North Korea-linked hacker group Hidden Cobra aka Lazarus appears to be gearing up for a new cyberheist. The hacking group is widely considered to be responsible for perpetrating the infamous Bangladesh Bank hack that saw over $80m stolen. Security experts recently identified a new campaign which saw Hidden Cobra hackers target financial organziations in Turkey.

The hacker group's new campaign saw the resurgence of the Bankshot malware, which was used to target Turkish government and private financial institutions. Security experts suspect the hackers aimed to access specific Turkish financial organizations and may be planning a heist.

According to security researchers at McAfee, who discovered Hidden Cobra's latest malicious activities, the new attack appears to be fairly similar to previous ones conducted by the North Korea-linked hacker group. The targeted organizations were lured into the attack via spear phishing emails that contained a malicious Microsoft Word document. The malicious document came with an Adobe Flash exploit, recently made public by the Korean Internet Security Agency, which allows hackers to execute arbitrary code, such as an implant.

Chinese Hackers A man types on a computer keyboard in Warsaw in this illustration file picture, Feb. 28, 2013. Photo: Reuters/Kacper Pempel/Files

“Further investigation into this campaign and analysis of McAfee product telemetry shows that the infection occurred on March 2 and 3. The implant’s first target was a major government-controlled financial organization,” McAfee researchers said in a blog. “It next appeared in another Turkish government organization involved in finance and trade. A further three large financial institutions in Turkey were victims of this attack. The implant has so far not surfaced in any other sector or country. This campaign suggests the attackers may plan a future heist against these targets by using Bankshot to gather information.”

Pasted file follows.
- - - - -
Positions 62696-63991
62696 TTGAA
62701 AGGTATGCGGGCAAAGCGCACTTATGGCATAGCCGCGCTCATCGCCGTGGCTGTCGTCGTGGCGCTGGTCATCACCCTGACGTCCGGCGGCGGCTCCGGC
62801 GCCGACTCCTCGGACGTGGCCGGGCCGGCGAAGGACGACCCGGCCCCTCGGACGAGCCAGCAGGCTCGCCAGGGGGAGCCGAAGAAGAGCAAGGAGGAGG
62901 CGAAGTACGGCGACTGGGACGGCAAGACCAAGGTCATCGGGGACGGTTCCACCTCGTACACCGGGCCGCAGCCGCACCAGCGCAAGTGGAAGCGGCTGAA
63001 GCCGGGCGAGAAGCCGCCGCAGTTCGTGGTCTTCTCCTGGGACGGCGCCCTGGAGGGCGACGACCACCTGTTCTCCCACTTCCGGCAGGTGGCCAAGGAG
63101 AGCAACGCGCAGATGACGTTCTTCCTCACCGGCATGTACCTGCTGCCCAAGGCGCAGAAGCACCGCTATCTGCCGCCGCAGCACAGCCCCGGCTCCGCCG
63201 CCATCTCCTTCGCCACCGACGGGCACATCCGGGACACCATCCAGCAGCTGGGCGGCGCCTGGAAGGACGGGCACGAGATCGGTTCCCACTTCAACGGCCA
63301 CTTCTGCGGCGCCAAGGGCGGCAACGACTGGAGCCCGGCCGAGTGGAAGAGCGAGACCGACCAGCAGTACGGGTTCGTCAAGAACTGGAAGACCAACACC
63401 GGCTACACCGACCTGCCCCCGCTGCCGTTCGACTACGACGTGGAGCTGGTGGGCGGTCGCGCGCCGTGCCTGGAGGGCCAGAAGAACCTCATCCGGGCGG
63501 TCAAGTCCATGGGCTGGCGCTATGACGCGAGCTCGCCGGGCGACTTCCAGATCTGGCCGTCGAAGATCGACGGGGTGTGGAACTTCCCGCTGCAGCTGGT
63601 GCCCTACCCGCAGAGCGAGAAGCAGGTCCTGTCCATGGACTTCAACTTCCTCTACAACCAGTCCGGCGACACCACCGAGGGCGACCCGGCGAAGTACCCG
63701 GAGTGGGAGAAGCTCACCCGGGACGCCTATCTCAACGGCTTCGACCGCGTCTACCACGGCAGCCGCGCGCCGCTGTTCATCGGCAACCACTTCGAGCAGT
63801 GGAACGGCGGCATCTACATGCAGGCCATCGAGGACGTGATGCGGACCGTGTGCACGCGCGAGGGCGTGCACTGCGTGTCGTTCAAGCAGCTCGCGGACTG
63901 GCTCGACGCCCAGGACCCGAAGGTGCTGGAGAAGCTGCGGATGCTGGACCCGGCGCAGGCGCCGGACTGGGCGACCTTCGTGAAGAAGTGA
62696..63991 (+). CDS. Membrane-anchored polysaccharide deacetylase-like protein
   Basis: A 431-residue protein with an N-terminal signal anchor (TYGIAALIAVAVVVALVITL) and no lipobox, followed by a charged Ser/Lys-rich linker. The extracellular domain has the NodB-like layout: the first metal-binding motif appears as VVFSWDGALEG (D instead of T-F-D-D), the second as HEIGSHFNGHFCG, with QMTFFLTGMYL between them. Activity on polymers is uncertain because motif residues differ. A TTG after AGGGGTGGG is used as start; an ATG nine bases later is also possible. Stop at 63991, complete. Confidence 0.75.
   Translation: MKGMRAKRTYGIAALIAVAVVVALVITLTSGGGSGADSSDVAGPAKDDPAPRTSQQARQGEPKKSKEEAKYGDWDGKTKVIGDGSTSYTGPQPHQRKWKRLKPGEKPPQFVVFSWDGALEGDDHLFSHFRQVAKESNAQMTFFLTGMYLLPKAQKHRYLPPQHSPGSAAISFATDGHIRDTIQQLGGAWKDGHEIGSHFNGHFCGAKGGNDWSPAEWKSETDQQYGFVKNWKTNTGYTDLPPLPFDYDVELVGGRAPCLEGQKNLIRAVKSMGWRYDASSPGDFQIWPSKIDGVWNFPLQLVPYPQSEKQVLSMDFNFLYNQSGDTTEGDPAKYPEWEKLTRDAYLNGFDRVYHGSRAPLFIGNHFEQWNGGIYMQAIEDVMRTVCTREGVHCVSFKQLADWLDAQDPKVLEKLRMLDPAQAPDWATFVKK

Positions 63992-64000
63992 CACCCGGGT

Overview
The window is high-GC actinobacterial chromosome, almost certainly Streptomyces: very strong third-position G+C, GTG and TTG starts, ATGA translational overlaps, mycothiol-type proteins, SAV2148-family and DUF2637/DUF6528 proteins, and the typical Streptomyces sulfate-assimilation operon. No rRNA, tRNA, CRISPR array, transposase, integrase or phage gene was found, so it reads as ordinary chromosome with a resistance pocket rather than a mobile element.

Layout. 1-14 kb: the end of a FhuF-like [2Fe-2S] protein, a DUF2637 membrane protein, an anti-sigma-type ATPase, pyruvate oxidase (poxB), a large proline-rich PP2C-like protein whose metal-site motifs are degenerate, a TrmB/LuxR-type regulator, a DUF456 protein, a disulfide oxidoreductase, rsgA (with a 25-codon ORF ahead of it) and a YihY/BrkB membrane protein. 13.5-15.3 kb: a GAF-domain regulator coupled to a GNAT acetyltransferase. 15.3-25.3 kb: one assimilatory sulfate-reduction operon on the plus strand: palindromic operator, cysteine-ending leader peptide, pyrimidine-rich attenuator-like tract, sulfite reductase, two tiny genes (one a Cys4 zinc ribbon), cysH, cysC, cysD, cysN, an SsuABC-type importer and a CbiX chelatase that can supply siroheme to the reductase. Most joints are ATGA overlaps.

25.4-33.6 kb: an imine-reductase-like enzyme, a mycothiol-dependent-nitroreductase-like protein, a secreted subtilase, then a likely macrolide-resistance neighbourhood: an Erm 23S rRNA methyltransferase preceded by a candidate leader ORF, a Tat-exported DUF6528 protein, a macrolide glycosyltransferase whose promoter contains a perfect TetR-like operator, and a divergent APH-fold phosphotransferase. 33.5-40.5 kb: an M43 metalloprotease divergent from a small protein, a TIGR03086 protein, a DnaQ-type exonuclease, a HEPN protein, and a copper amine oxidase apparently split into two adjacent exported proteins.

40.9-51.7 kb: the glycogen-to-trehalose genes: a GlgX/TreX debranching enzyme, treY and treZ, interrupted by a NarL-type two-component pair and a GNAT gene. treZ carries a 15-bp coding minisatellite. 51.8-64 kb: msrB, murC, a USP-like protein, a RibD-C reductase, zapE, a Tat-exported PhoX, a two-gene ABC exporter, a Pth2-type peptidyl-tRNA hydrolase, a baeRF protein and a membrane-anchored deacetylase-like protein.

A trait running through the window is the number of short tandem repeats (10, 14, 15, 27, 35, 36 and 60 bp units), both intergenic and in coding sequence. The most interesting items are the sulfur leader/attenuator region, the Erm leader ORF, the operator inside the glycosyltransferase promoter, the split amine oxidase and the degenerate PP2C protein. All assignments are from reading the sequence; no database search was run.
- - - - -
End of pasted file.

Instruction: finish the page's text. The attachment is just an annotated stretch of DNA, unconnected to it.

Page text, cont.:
The Bankshot malware is capable of wiping files and other content from an infected system. The malware has also been designed to stay hidden on a targeted system, providing attackers with the opportunity to expand their attack. McAfee researchers say that although Bankshot is not designed to conduct financial transactions, it allows hackers to access victims and also perform reconnaissance.

According to the US CERT, Hidden Cobra hackers have used Bankshot to target multiple sectors, including the financial sector. The malware, which is also known as Trojan Manuscript, has also been linked to a major Korean bank hack. This particular variant of the malware was capable of searching for hosts connected to the SWIFT global banking network and shares the same control server strings as the Bankshot malware variant found targeting Turkey's financial sector. Based on these connections, McAfee researchers believe the new campaign is the work of Hidden Cobra.

“We have found what may be an early data-gathering stage for future possible heists from financial organizations in Turkey (and possibly other countries). In this campaign, we see the adoption of a recent zero-day Adobe Flash vulnerability to get the implant onto the victim’s systems,” McAfee researchers said. “The campaign has a high chance of success against victims who have an unpatched version of Flash. Documents with the Flash exploit managed to evade static defenses and remain undetected as an exploit on VirusTotal. This is the first time that Bankshot has been tied directly to financial-related hacking and the first time it has been used since November 2017.”